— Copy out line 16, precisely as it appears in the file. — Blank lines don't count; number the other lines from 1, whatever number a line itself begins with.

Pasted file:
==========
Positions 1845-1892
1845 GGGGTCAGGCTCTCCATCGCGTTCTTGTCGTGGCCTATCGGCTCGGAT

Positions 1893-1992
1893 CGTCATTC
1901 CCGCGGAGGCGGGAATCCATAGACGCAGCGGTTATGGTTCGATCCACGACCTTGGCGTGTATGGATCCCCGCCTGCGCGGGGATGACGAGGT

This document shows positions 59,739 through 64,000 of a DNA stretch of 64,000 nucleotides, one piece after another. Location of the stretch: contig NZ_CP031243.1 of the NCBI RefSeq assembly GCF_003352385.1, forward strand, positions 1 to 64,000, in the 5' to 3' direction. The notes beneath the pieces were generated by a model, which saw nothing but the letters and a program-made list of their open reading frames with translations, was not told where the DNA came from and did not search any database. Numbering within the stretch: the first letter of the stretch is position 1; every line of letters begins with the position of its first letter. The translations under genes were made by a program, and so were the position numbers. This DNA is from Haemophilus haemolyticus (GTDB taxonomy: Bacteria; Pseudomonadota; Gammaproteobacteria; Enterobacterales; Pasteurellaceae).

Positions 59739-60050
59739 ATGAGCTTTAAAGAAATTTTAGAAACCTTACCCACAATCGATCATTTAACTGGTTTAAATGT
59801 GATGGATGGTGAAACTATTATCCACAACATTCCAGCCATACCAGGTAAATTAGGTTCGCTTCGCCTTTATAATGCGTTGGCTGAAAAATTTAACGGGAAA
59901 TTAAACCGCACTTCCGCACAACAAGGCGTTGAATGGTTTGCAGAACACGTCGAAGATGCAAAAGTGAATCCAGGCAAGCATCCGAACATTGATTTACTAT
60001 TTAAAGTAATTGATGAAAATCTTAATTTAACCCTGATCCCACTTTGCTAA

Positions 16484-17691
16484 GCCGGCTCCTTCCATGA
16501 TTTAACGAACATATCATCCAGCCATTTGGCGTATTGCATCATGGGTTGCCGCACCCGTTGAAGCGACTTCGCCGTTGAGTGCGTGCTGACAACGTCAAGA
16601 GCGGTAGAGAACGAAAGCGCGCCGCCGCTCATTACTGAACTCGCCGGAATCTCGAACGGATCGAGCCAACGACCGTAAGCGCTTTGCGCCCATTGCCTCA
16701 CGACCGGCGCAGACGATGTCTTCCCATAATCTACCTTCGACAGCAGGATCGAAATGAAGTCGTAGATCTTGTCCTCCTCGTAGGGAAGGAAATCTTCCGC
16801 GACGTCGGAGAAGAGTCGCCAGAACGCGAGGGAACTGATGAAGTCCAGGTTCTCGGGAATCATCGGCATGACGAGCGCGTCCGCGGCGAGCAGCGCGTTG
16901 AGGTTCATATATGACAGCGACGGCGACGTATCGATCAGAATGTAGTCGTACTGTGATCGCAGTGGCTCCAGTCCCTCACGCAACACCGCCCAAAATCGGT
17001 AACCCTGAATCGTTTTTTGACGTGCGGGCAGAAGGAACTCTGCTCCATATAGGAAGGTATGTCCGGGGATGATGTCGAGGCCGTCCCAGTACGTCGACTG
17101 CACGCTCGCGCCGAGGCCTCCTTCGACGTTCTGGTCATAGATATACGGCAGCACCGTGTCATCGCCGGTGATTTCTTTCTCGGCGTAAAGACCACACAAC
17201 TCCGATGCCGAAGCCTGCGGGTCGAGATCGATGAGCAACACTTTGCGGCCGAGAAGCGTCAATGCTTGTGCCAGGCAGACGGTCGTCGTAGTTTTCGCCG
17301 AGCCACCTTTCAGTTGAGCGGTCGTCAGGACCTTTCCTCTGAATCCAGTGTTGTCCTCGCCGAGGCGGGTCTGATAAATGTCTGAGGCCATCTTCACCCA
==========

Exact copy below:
16701 CGACCGGCGCAGACGATGTCTTCCCATAATCTACCTTCGACAGCAGGATCGAAATGAAGTCGTAGATCTTGTCCTCCTCGTAGGGAAGGAAATCTTCCGC